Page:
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PHOTOGRAPHY

Winter: Time To Prepare for Spring BY KERON PSILLAS

Seasons pass, and we enjoy the weather, the changing light, and activities that come with the seasons. But I prefer to look at the seasons in a different manner as well: how our bodies and minds relate to the seasons; in particular, as it is winter, how we resonate with this quiet, darker time. As photographers, we can take advantage of lower, sideways light. If we are lucky, we can find a pastoral, snow-covered scene to photograph at sunrise with golden pinks. Or a hillside dotted with cedars with their dark hearts illuminated for an instant by the setting sun. Our options are endless, really, from macro photography of snowflakes to moody, gritty, city streets with slushy footprints and heads bent down and into the wind. Windows steam easily, giving us marvelous “shooting through” opportunities. The world outside is softened and becomes a geometry puzzle with moving color and vaguely recognizable forms. When we decide to engage the arts it is often because we have seen or heard or felt something that stirred us, that resonated with some part of us. This stirring made us want to investigate further, and then perhaps learn to dance, or play the piano, paint, sculpt, or photograph. That act of investigation—if we are passionate about our art—is limitless. This is the beauty of a life filled with the making of art or the appreciation of art in all its forms. There are no limits to what we can discover. And if there are no limits to what we can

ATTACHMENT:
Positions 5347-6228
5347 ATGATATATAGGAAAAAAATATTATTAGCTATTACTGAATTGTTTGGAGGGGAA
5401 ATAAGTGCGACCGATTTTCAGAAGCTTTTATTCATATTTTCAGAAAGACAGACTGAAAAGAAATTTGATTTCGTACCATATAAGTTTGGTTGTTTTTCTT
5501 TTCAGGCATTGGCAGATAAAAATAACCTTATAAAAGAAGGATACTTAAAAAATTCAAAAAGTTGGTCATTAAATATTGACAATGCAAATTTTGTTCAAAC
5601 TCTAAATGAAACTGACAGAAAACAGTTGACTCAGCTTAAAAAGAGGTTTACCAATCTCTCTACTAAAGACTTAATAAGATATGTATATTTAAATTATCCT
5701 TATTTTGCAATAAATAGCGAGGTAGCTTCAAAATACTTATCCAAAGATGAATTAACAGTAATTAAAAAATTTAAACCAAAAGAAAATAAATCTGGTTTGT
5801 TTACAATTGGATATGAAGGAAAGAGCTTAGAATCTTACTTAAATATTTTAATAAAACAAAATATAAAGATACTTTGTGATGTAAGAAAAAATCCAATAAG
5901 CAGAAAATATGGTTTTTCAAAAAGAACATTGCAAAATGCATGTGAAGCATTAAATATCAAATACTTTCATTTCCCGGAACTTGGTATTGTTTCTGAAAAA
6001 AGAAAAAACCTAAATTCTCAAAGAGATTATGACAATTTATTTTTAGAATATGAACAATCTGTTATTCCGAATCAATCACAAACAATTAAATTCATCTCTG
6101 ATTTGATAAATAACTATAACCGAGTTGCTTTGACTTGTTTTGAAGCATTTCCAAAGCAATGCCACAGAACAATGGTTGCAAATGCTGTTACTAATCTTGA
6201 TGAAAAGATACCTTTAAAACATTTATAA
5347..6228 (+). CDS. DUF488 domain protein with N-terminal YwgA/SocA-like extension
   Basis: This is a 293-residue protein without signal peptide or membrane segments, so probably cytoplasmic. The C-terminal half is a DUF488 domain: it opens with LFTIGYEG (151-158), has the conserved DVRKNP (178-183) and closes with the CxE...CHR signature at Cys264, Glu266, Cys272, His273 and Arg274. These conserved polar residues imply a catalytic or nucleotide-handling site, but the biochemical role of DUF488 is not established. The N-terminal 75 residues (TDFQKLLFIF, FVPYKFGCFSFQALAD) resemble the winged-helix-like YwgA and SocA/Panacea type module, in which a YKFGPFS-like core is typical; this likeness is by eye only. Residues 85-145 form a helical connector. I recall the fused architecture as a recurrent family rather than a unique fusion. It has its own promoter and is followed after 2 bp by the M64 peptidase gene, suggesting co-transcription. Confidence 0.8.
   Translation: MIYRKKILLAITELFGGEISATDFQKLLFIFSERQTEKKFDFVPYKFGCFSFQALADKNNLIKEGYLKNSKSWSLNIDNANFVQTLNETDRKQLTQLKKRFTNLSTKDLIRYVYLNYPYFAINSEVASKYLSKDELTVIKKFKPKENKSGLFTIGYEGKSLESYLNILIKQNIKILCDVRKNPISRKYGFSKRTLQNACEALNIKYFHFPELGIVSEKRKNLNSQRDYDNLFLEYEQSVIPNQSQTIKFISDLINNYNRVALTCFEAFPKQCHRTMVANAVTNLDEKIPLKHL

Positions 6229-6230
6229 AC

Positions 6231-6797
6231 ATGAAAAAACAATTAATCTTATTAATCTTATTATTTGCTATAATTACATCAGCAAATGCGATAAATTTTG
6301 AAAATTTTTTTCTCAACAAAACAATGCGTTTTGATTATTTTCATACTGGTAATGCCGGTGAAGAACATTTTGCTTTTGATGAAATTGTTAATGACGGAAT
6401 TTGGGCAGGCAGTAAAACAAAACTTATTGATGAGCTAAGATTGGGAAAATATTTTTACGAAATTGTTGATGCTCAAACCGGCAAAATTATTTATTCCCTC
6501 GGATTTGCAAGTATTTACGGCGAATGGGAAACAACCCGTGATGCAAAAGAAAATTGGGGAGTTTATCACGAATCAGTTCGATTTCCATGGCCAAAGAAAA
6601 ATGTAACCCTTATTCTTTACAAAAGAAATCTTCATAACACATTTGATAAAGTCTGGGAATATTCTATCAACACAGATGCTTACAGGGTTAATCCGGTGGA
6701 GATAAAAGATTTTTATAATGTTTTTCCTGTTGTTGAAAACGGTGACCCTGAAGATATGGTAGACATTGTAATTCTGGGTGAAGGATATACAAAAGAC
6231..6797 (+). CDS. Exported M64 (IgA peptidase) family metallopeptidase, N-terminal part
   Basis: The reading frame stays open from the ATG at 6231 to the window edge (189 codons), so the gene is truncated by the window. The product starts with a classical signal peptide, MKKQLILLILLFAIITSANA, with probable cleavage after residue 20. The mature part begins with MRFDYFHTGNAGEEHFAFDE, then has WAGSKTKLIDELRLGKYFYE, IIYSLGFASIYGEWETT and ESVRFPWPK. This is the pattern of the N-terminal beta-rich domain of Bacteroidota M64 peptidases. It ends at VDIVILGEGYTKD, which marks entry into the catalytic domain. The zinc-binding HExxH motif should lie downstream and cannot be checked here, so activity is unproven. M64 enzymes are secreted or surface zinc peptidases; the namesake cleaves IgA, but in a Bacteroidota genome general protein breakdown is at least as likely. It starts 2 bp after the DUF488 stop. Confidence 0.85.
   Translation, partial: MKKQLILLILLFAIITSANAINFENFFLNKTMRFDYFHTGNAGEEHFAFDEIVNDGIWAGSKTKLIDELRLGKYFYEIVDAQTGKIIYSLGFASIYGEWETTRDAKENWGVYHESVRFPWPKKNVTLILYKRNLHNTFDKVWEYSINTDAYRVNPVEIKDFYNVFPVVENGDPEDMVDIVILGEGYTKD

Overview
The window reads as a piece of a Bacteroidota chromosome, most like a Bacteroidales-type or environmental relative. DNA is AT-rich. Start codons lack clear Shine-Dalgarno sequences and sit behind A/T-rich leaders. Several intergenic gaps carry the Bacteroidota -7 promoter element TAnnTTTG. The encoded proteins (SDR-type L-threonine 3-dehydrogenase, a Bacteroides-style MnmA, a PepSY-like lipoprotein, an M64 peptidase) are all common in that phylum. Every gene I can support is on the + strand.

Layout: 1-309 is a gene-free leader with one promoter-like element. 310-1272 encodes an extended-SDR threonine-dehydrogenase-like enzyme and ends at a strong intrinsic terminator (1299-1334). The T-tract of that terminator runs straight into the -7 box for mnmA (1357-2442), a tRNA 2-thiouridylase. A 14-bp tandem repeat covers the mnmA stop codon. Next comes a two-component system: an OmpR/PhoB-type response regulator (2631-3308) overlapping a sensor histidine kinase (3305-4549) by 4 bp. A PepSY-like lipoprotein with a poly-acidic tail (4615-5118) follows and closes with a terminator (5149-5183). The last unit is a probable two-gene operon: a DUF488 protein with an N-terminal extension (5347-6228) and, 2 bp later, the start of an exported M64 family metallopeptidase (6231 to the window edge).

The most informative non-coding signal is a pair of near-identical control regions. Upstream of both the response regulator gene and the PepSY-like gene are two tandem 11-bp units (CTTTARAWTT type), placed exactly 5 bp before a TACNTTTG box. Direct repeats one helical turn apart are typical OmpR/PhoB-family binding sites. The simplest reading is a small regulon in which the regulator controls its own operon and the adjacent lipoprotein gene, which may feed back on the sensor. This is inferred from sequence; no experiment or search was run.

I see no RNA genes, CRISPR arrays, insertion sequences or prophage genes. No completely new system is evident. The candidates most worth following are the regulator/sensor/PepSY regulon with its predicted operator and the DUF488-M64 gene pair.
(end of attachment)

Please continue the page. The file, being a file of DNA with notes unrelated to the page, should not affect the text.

discover, there are no limits to what we can create! My students say to me from time to time that they are bored or blocked or uncertain of what to photograph. I tell them not to photograph. If they have nothing to say, then their photos will be mute as well! I encourage them instead to fill their life with curiosity, with investigation. I encourage them to inhale beauty. To eat beauty. To devour beauty! Soon, this regular practice leads to inspiration, and inspiration can lead to renewed passion and renewed vigor in your photographic voice. During this time of not photographing, we are feeding ourselves with the vitamins and nutrients that enable us to make beauty. My friend and legendary photographer Jay Maisel says, “If you want to be a more interesting photographer, be a more interesting person!” That is a typical, direct statement from Jay, the essence of a great New Yorker. We can go a little deeper and find a quote from Ernst Haas, father of color photography. Ernst said. “If beauty is not within us, how will we ever see it?” How does all of this relate to winter? Winter is the time to be quiet, to be still. But this does not mean to be inactive. It is the time to turn inward. It is the best time to feed our roots so that when we feel the stirring of inspiration, we have the ability to sustain and deepen our commitment to creating our work. During the long, dark hours of winter we can feed ourselves. We can nourish and strengthen our minds and hearts u

Right: With thanks to the Scottish romantic painter, Henry Raeburn, I could envision and create the lush backdrop for the scene at the Buchaille Etive. I was seeking a landscape that spoke of timelessness, and perhaps loneliness with a wild blustery edge. 4 | fluent

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Fluent Fall 2017 Winter 2018  

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